Our goal is to provide every citizen within our
city the highest level of safety awareness
training available. The department can best
accomplish this through Fire Safety Education.
We currently can provide a number of fire safety
education programs for you. The programs can be
for large groups of small groups of all ages, at
your location or at the fire station, at times
convenient for you or your group. The department
can provide information and literature on many
topics of fire safety, from home fire safety to
workplace fire safety. If you are interested in
obtaining this training, contact the Fire
Prevention Officer at the fire station of call
Fire in the United States
1. The U.S. has one of the highest fire death
rates in the industrialized world.
2. About 5,000 people die each year in this
country as the result of fire, and another
25,000 are injured.
3. About 100 fire fighters are killed annually
in duty-related incidents.
4. Fire is the third leading cause of accidental
death in the home; at least 80% of all deaths
occur in residences.
5. Each year fire kills more Americans than all
natural disasters combined.
6. More than two million fires are reported each
year. Many others go unreported, causing
additional injuries and property loss.
7. Direct property loss due to fires is
estimated at $9.4 billion annually.
Causes of Fires and Fire Deaths
Cooking is the leading cause of home fires in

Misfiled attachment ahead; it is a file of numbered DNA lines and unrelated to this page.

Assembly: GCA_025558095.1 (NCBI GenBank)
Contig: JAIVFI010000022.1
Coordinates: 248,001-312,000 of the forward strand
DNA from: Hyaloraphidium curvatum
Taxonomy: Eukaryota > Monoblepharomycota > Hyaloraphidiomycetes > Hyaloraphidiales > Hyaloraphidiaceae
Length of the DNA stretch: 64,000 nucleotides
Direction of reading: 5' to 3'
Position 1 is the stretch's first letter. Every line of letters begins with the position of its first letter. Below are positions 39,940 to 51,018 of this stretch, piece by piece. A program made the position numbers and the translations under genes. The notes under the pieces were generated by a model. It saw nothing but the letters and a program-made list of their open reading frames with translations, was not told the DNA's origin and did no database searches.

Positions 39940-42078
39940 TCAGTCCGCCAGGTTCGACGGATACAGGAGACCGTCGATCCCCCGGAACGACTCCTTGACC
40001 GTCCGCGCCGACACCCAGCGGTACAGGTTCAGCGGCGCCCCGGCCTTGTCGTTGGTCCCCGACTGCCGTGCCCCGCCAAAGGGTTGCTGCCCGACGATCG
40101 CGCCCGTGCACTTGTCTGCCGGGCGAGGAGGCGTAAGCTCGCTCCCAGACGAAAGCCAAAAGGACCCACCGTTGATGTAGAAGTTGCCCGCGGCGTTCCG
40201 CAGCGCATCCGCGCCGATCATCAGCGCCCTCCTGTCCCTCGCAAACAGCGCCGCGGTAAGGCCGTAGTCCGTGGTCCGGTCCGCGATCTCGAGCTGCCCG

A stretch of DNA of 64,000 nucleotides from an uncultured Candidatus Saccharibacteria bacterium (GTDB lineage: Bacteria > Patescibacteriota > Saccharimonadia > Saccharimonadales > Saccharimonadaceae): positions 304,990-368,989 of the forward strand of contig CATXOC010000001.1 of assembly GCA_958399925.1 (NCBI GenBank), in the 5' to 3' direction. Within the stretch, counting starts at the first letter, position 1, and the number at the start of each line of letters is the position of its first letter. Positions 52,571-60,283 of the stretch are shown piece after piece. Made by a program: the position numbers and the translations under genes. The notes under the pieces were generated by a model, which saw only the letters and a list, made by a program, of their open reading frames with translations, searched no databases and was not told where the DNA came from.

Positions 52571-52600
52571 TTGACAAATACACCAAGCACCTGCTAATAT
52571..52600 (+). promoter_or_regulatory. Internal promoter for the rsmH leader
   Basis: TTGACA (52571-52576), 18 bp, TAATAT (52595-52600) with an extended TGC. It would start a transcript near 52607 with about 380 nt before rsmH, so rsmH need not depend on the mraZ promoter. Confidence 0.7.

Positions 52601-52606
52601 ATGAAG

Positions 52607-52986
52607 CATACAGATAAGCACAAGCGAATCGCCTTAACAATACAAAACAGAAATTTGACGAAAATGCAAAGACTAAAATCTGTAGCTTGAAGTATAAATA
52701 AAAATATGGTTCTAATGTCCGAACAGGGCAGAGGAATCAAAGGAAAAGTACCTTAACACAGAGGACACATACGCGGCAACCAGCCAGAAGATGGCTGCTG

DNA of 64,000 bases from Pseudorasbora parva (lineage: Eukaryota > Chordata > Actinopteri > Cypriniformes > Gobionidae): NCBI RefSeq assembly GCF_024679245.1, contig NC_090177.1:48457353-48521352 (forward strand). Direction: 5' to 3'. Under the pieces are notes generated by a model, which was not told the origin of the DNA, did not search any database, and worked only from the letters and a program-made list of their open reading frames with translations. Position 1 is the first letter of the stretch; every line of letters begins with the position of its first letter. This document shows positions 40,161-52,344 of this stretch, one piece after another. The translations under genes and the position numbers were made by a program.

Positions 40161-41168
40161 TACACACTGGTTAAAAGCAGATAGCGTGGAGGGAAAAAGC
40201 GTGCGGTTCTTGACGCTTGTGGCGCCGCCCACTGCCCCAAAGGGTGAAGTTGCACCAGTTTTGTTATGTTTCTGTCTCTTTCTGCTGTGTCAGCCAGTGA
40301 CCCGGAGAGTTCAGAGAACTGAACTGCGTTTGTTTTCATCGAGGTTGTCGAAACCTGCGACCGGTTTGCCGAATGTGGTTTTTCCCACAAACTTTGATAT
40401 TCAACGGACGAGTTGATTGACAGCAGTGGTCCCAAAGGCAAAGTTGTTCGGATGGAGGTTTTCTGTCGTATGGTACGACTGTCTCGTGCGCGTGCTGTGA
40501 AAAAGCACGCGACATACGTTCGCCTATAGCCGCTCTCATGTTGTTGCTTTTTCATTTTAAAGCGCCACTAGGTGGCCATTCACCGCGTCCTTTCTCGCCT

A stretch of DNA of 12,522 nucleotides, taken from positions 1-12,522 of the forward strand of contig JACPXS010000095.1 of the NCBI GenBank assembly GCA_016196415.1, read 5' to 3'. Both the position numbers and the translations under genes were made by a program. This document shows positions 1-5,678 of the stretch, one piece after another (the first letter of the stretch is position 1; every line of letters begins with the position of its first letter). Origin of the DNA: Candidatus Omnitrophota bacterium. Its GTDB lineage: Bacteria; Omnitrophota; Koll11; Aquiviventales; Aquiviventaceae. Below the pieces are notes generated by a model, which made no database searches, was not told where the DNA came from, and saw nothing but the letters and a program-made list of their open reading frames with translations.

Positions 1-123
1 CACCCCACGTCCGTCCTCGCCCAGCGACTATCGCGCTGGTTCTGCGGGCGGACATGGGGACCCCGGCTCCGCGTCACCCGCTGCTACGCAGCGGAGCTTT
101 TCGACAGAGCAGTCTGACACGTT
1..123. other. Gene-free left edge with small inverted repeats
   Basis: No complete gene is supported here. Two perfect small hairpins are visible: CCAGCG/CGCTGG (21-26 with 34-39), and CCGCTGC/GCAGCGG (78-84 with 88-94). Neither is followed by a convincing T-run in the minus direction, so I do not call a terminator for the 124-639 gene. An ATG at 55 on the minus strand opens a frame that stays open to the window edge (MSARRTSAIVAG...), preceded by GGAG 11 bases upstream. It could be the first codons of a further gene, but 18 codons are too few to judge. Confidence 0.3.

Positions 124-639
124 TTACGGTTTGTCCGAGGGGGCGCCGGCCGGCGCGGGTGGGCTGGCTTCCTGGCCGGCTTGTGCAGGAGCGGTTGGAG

the U.S. It is also the leading cause of fire
injuries. Cooking fires often result from
unattended cooking and human error, rather than
mechanical failure of stoves and ovens.
Careless smoking is the leading cause of fire
deaths. Smoke detectors and smoldering resistant
bedding and upholstered furniture are
significant fire deterrents.
Heating is the second leading cause of
residential fires and ties with arson as the
second leading cause of deaths. However, heating
fires are a larger problem in single family
homes than in apartments. The heating systems in
single family homes are often not professionally
Arson is the third leading cause of residential
fires and a leading cause of residential fire
deaths. In commercial properties, arson is the
major cause of deaths, injuries, and dollar
Who Is Most At Risk?
Senior citizens and children under the age of
five have the greatest risk of fire death.
The fire death risk among seniors is more than
double the average population.
The fire death risk for children under five is
nearly double the risk of the average
Children under the age of ten accounted for an
estimated 20% of all fire deaths in 1997.
Men die or are injured in fires twice as often
What Saves Lives
A working smoke alarm dramatically increases a
person's chance of surviving a fire.
Approximately 90% of U.S. homes have at least
one smoke alarm. However, these alarms are not
always properly maintained and as a result might
not work in an emergency. There has been a
disturbing increase over the last ten years in
the number of fires that occur in homes with
non-functioning alarms. It is estimated that
over 40% of residential fires and three-fifths
of residential fatalities occur in homes with no
Residential sprinklers have become more cost
effective for homes. Currently, few homes are
protected by them.
Information Courtesy of the U.S. Fire
City of Elberton
Elberton, GA 30635
Elberton, GA 30635
Elberton, GA 30635